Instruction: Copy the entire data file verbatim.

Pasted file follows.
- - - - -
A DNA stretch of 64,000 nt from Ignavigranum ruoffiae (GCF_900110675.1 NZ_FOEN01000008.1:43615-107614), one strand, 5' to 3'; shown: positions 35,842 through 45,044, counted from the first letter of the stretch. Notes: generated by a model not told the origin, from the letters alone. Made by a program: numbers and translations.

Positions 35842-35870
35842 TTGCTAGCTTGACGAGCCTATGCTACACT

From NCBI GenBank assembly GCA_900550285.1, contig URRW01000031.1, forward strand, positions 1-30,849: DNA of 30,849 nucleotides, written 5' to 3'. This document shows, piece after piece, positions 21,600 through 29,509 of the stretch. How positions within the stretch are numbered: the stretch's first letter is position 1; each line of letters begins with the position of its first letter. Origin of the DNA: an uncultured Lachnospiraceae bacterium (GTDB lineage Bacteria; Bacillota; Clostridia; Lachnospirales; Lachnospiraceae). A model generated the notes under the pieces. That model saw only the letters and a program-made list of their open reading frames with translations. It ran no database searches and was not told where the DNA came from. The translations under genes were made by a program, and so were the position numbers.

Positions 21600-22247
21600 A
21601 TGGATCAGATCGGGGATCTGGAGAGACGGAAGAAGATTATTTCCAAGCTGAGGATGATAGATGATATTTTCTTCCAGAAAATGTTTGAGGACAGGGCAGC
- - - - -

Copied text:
A DNA stretch of 64,000 nt from Ignavigranum ruoffiae (GCF_900110675.1 NZ_FOEN01000008.1:43615-107614), one strand, 5' to 3'; shown: positions 35,842 through 45,044, counted from the first letter of the stretch. Notes: generated by a model not told the origin, from the letters alone. Made by a program: numbers and translations.

Positions 35842-35870
35842 TTGCTAGCTTGACGAGCCTATGCTACACT

From NCBI GenBank assembly GCA_900550285.1, contig URRW01000031.1, forward strand, positions 1-30,849: DNA of 30,849 nucleotides, written 5' to 3'. This document shows, piece after piece, positions 21,600 through 29,509 of the stretch. How positions within the stretch are numbered: the stretch's first letter is position 1; each line of letters begins with the position of its first letter. Origin of the DNA: an uncultured Lachnospiraceae bacterium (GTDB lineage Bacteria; Bacillota; Clostridia; Lachnospirales; Lachnospiraceae). A model generated the notes under the pieces. That model saw only the letters and a program-made list of their open reading frames with translations. It ran no database searches and was not told where the DNA came from. The translations under genes were made by a program, and so were the position numbers.

Positions 21600-22247
21600 A
21601 TGGATCAGATCGGGGATCTGGAGAGACGGAAGAAGATTATTTCCAAGCTGAGGATGATAGATGATATTTTCTTCCAGAAAATGTTTGAGGACAGGGCAGC